View Full Version : Air Force agrees to Obama cutback

04-14-2009, 02:07 PM
Looks like it's time for more f-35 over f-22, anyone know the cost differences?

April 14, 2009
Air Force Officials Agree on an Obama Cutback

By CHRISTOPHER DREW (http://topics.nytimes.com/top/reference/timestopics/people/d/christopher_drew/index.html?inline=nyt-per)
Top Air Force (http://topics.nytimes.com/top/reference/timestopics/organizations/a/us_air_force/index.html?inline=nyt-org) officials said Monday that they supported the Obama administration’s decision to buy only four more of the advanced F-22 fighter jets (http://topics.nytimes.com/top/reference/timestopics/subjects/m/military_aircraft/f22_airplane/index.html?inline=nyt-classifier), making it less likely that Congress will insist on extending its production.
The Air Force had previously said it needed 60 more of the planes, a position that had built expectations for a fierce battle in Congress over the program’s future.
Legislators from Georgia, Connecticut and other states with major suppliers are still likely to push for more planes. But it will be much harder for them to succeed if the Air Force is not quietly supporting their efforts, military analysts said.
Several industry officials and former Air Force officers said they would not be surprised to see Lockheed Martin, the prime contractor on the plane, pull back from a lobbying campaign emphasizing how many jobs would be lost if production was halted.
Under the administration’s plan, the Pentagon would speed up the testing of another Lockheed Martin fighter, the F-35, which it plans to buy in much greater quantities. Industry officials said the company might not want to risk angering the new administration as it already had many other lucrative defense contracts.
“This is the first time in the entire history of the F-22 program that Lockheed could not count on its Air Force customer wanting more F-22s,” said Loren Thompson, a consultant who advises Lockheed Martin and other military contractors. “And the company clearly cannot be pushing as hard with Congress as it did in the past because it won’t have the customer on its side,” he said.
Douglas A. Birkey, the director of government relations for the Air Force Association, a group that often lobbies for the service, said he also expected to see Lockheed Martin shift its focus from the F-22 to the F-35, which is also called the Joint Strike Fighter.
The F-22 was designed for aerial combat while the F-35 would focus more on ground targets and is meant to be cheaper.
Lockheed Martin, the nation’s largest defense contractor, has said it is reviewing the changes proposed last week by Defense Secretary Robert M. Gates (http://topics.nytimes.com/top/reference/timestopics/people/g/robert_m_gates/index.html?inline=nyt-per).
Shortly after the announcement by Mr. Gates, Lockheed’s chief executive, Robert J. Stevens (http://topics.nytimes.com/top/reference/timestopics/people/s/robert_j_stevens/index.html?inline=nyt-per), said in a memorandum to employees that while some of the recommendations were disappointing, “I embrace Secretary Gates’s call to put the interests of the United States first — above the interests of agencies, services and contractors — and I will support him in every way.”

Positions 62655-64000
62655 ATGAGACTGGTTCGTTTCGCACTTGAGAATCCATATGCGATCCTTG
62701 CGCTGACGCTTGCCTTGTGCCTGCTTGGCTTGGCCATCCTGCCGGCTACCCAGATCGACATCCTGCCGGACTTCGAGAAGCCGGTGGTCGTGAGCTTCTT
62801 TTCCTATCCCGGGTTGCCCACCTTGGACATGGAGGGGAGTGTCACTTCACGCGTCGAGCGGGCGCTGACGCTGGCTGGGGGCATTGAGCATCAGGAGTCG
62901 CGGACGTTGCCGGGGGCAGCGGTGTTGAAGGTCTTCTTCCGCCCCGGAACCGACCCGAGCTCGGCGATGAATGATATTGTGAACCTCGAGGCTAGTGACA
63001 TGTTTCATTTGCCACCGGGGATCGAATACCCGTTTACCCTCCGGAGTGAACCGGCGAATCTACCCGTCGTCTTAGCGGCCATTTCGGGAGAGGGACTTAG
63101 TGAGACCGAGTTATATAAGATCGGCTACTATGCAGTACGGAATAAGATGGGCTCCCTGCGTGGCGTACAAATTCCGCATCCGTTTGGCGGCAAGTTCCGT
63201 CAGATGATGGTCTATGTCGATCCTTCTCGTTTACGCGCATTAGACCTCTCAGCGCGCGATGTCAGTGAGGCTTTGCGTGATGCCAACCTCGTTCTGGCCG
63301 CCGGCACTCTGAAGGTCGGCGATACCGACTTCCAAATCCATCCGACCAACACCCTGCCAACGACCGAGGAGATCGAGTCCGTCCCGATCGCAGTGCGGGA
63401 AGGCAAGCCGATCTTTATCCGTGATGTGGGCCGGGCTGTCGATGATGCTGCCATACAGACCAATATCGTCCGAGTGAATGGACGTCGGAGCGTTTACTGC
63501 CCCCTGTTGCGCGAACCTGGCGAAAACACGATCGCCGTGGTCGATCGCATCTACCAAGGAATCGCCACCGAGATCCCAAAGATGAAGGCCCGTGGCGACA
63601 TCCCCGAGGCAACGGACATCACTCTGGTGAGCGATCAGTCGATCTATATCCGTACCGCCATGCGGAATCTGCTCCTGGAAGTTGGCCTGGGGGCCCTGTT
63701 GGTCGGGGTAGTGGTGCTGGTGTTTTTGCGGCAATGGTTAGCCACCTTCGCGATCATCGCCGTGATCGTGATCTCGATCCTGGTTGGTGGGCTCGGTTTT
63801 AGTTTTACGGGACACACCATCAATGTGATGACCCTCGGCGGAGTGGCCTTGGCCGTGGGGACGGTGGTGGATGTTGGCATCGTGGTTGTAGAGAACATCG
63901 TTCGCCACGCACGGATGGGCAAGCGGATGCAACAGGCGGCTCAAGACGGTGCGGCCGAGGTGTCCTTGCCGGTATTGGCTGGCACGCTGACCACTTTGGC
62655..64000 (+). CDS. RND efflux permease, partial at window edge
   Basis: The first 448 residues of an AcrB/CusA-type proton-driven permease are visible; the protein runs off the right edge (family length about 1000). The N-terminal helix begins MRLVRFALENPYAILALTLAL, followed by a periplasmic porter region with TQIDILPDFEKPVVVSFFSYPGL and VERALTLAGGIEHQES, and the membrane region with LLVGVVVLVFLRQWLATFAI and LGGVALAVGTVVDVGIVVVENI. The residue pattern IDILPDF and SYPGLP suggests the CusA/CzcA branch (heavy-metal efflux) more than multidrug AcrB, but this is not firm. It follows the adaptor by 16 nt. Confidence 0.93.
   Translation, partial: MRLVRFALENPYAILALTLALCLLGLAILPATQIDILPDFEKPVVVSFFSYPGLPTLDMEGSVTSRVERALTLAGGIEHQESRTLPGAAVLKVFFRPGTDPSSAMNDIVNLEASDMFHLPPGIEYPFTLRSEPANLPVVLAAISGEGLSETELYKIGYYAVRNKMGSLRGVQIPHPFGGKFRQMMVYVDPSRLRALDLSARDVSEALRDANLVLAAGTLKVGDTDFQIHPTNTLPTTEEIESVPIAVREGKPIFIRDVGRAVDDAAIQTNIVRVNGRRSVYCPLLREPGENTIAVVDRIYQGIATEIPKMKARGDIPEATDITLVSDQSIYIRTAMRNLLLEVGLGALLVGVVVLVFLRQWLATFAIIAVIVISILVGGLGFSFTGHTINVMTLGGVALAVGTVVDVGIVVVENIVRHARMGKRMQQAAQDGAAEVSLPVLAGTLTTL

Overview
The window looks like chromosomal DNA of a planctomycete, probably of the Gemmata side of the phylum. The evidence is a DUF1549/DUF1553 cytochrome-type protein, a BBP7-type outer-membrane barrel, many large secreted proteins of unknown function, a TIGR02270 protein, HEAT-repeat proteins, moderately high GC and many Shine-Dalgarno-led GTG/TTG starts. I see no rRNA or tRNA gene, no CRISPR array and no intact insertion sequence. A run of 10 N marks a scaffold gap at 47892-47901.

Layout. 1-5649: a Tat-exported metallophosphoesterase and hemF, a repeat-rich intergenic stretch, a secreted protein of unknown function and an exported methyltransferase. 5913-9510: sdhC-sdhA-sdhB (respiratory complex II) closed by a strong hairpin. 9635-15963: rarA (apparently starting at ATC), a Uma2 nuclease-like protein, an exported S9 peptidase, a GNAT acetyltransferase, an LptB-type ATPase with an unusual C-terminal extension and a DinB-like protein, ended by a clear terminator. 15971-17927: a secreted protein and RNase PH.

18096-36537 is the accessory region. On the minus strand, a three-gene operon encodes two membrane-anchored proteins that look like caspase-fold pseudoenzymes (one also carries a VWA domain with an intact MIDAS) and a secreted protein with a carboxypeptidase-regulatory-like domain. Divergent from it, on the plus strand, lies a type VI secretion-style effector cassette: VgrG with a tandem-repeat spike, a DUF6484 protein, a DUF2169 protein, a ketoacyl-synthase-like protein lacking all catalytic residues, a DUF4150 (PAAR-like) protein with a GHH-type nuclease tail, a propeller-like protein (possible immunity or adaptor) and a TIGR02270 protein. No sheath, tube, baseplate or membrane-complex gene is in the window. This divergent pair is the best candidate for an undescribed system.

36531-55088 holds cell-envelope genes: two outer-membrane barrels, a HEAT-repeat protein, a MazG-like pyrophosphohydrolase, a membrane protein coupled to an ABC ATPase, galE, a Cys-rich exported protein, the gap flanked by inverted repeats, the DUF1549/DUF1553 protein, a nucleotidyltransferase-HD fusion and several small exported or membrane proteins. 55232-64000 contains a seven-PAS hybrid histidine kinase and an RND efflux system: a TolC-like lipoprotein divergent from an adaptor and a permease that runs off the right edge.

The shift in thinking about the F-22 was detailed in an op-ed article on Monday in The Washington Post by Michael Donley, the Air Force secretary, and Gen. Norton Schwartz, the service’s chief of staff.
Before the announcement by Mr. Gates, both had fought hard for the F-22, saying the Air Force needed it as a hedge against Russia and China and even a possible war with Iran. They had advocated buying 60 more of the planes, which would have brought the Air Force’s fleet to 243. But in their essay, Mr. Donley and General Schwartz wrote that “the time has come to move on.”
The two said that as defense spending becomes constrained, and Mr. Gates shifts money to troops in Iraq and Afghanistan, budgeting “has increasingly become a zero-sum game.”
They said it would cost $13 billion for 60 more F-22’s. Yet, they added: “Much rides on the F-35’s success, and it is critical to keep the Joint Strike Fighter on schedule and on cost. This is the time to make the transition from F-22 to F-35 production.”
Mr. Gates had said last week that he supported plans to build more than 2,400 F-35s. Industry officials said the essay laid to rest any doubts about where Mr. Donley and General Schwartz stood.
Mr. Gates and his predecessor, Donald H. Rumsfeld (http://topics.nytimes.com/top/reference/timestopics/people/r/donald_h_rumsfeld/index.html?inline=nyt-per), had tried to halt production of the F-22 during the Bush administration, only to find that previous Air Force leaders continued to support it.
In fact, the former Air Force secretary, Michael Wynne, who was fired by Mr. Gates in June 2008 amid battles over Air Force programs, said Monday that he still believed that Mr. Gates was taking too many risks in canceling the F-22 and other high-tech weapons programs. He said it would make sense to buy more F-22s in case the F-35 is delayed.
Still, he said, if the current service leaders say they no longer want the plane, it will be harder than before for supporters in Congress to “overcome that military judgment.”